Duke Energy has been awarded a $22 million utility energy service contract (UESC) by Marine Corps Base (MCB) Camp Lejeune for the design and construction of a microgrid at the military base.
The innovative microgrid solution includes:
- Upgraded electrical infrastructure.
- 5 megawatts (mw) of on-site natural gas-fired generation.
- A 5.4-mw battery energy storage system.
- Integration of an existing solar photovoltaic system.
- A microgrid controller to provide integrated demand management, black start and islanding capability.
"We're excited to bring additional energy reliability and resiliency to Camp Lejeune," said Melisa Johns, vice president, Distributed Energy Solutions at Duke Energy.
"This project offers a number of innovative and integrated solutions that will lead to more efficient energy use and significant cost savings to Camp Lejeune."
Reducing Energy Demand and Consumption
The award leverages Energy Resilience Conservation Investment Program (ERCIP) funding to install the microgrid at Camp Johnson — an education and training area located within Camp Lejeune.
"The Marine Corps is investing in state-of-the-art infrastructure to position installations to prevent, recover and survive a prolonged loss of electrical service from weather — and climate-related events," explained Marine Corps Installations Command Public Works Director Walter Ludwig.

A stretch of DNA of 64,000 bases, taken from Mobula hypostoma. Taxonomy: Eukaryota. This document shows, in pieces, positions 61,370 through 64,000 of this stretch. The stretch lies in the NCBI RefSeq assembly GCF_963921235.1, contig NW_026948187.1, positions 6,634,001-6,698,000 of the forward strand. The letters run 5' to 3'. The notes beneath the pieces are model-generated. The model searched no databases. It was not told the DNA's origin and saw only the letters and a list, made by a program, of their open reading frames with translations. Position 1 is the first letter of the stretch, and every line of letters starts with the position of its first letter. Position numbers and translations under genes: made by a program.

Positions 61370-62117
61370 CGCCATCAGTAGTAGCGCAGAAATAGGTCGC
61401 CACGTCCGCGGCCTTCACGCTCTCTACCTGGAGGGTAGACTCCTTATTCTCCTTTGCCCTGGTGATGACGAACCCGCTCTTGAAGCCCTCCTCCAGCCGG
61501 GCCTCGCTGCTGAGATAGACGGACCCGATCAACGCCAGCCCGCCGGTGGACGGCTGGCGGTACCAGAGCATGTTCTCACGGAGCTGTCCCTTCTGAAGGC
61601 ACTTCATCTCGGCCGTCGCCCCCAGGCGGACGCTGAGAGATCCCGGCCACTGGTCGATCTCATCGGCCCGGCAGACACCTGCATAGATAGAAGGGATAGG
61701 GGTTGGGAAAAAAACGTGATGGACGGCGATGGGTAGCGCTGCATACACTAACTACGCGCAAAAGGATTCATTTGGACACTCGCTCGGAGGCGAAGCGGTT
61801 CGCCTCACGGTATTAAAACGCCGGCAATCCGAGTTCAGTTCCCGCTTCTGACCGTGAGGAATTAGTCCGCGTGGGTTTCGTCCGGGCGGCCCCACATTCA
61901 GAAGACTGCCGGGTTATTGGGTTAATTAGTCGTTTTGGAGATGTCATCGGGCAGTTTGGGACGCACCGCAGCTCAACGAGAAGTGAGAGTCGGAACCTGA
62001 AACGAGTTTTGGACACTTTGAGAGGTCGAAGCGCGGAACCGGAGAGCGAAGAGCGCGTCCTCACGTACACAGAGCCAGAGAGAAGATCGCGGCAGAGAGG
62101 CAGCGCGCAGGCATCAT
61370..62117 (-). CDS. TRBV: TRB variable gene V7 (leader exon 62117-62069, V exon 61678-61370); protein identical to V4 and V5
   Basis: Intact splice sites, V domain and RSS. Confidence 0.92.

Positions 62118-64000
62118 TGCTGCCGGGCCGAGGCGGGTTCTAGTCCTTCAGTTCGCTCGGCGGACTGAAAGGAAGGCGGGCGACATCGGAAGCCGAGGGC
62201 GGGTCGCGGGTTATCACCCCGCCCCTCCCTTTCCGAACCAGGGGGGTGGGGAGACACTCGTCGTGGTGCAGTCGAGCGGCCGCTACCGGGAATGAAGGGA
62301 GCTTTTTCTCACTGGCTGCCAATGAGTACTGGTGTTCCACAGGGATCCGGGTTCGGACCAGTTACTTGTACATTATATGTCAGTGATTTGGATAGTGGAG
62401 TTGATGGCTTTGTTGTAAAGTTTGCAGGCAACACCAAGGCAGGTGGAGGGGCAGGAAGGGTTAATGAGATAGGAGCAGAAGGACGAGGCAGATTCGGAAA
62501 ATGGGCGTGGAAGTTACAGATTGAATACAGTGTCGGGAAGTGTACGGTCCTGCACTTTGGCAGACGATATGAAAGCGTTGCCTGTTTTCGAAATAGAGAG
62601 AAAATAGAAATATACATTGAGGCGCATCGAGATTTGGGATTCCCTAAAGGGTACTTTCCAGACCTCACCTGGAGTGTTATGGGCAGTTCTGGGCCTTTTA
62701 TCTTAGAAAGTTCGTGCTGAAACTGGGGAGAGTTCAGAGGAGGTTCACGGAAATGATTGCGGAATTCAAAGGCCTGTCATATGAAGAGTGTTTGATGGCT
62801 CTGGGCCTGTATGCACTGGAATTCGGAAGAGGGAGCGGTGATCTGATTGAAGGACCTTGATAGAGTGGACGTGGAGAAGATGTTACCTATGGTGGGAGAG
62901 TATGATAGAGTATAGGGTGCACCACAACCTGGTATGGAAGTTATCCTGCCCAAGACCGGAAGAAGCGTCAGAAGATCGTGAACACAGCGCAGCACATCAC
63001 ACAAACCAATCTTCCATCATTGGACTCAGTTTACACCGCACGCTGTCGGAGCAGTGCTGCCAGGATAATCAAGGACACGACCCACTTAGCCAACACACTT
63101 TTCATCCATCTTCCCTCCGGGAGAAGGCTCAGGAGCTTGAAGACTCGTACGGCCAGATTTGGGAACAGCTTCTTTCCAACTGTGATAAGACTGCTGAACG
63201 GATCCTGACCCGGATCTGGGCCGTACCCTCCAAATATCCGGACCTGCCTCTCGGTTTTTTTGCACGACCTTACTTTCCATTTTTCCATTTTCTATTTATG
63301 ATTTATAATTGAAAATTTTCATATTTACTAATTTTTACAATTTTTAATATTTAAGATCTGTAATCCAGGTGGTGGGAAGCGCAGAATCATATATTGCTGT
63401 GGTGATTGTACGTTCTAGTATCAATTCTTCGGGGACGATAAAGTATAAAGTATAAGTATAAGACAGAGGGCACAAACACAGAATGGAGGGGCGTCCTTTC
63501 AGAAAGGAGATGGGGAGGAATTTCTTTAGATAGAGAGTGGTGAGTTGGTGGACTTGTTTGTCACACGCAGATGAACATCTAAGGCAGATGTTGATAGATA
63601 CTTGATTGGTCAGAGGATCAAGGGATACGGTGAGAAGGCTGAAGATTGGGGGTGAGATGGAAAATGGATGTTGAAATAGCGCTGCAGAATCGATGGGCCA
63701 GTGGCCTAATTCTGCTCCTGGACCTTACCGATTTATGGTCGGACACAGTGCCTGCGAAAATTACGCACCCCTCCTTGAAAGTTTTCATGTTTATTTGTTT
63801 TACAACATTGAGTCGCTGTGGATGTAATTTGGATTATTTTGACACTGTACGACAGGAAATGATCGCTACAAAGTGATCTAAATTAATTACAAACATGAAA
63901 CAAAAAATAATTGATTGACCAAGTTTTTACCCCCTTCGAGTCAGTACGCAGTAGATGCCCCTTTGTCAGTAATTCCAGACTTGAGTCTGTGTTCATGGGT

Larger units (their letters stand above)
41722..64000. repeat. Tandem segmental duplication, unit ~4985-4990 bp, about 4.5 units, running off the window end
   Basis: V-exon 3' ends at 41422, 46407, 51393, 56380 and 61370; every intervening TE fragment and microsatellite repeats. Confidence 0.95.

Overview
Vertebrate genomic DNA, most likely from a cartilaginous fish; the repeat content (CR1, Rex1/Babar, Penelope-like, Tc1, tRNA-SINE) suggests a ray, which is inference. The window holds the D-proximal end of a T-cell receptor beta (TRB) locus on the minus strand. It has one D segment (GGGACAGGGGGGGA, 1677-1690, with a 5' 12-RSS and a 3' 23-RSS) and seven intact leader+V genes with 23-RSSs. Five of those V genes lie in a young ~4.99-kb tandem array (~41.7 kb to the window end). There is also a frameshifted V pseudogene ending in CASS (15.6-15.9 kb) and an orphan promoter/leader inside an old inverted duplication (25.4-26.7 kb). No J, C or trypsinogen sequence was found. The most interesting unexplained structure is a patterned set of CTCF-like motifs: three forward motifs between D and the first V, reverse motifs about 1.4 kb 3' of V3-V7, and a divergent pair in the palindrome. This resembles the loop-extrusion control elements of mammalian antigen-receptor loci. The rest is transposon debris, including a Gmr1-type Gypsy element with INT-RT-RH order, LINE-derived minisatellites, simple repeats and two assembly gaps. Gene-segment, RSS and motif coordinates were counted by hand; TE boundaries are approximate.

"This UESC award is a major step toward furthering the reliability, resilience, and efficiency of Camp Lejeune's electrical infrastructure and on-site generation capabilities."
While many installations have backup generators, microgrids provide a more sophisticated generation source. Microgrids enable operators to manage the power load and everything plugged into the grid, while redirecting power to critical missions that require an uninterruptible energy supply during an unplanned power outage.
In addition to multiple other energy efficiency projects, Duke Energy also completed a 13-MW solar facility at Camp Lejeune in 2015. This project will further reduce energy demand and consumption, greenhouse gas emissions and energy costs at the installation by upgrading solar photovoltaic system inverters and installing lighting upgrades.
Duke Energy’s Projects
This UESC project is part of Duke Energy's unregulated federal business. As a Department of Energy-certified Energy Services Company (ESCO), Duke Energy's ESCO team develops and delivers solutions that strengthen infrastructure reliability, operational resilience, and energy cost performance for federal customers.
Duke Energy is also working with Terek and Viatec to electrify fleets. They are working on reliable plug-in electric power-take-off solutions that assist in minimizing engine idling, reducing carbon emissions, and enabling quieter equipment operation.